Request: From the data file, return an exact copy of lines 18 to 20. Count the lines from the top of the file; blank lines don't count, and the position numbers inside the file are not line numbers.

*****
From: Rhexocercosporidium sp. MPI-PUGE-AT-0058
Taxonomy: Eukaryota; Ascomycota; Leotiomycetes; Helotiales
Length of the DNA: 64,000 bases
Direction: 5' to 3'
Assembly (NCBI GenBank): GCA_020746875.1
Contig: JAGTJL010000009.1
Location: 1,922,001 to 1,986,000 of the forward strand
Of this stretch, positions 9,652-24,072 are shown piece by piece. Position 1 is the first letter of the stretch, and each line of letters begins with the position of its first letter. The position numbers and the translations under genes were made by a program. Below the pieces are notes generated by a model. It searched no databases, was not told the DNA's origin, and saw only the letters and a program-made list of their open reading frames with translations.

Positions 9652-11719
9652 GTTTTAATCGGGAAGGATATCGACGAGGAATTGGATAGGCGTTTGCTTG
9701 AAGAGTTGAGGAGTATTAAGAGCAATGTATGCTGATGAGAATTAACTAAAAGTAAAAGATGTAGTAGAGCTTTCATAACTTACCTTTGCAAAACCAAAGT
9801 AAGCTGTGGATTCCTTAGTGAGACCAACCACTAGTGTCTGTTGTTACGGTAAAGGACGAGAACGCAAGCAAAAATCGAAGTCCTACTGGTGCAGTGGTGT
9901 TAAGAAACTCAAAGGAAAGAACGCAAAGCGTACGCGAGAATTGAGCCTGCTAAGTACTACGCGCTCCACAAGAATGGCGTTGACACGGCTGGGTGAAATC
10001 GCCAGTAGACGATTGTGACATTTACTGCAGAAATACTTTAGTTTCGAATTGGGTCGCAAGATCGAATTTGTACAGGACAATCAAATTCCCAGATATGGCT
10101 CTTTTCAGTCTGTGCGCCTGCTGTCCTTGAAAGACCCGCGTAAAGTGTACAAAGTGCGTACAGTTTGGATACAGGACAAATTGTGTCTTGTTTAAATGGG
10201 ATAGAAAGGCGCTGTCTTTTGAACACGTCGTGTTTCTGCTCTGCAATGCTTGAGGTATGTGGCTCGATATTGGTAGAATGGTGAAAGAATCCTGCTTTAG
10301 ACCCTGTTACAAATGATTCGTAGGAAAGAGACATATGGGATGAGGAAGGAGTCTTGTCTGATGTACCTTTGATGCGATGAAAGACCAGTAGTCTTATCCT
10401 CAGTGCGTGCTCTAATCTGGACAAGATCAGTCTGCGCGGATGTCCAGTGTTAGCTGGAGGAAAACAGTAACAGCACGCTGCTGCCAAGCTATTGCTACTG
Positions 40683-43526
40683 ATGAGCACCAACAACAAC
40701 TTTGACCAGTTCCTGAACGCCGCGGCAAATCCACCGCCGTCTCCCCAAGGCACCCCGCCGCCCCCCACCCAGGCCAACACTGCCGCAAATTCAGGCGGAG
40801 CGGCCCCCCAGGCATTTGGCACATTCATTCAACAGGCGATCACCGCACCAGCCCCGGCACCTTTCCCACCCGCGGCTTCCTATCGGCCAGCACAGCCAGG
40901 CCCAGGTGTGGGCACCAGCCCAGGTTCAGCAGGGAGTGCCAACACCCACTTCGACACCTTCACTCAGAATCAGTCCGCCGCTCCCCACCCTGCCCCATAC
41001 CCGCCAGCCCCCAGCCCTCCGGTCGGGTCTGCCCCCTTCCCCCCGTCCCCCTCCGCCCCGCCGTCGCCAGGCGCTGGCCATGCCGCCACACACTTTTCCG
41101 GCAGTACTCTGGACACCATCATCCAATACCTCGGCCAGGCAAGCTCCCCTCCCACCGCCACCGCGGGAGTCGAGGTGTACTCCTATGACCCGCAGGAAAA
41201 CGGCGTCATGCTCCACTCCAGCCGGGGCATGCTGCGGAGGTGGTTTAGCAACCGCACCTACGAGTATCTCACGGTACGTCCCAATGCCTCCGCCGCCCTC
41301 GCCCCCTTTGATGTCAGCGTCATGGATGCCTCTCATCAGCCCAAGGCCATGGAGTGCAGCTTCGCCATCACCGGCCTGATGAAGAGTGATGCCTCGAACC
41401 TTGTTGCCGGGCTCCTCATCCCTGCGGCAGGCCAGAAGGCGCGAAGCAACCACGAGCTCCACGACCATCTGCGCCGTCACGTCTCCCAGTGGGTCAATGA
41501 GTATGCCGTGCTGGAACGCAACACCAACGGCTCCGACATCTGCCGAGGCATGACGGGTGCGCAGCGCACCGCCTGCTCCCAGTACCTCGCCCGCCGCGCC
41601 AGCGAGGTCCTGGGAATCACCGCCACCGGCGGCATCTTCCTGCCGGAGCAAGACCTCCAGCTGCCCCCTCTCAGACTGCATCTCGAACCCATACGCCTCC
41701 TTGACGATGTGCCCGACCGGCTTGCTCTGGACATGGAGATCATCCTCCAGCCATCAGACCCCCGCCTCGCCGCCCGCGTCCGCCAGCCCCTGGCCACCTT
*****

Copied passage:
10401 CAGTGCGTGCTCTAATCTGGACAAGATCAGTCTGCGCGGATGTCCAGTGTTAGCTGGAGGAAAACAGTAACAGCACGCTGCTGCCAAGCTATTGCTACTG
Positions 40683-43526
40683 ATGAGCACCAACAACAAC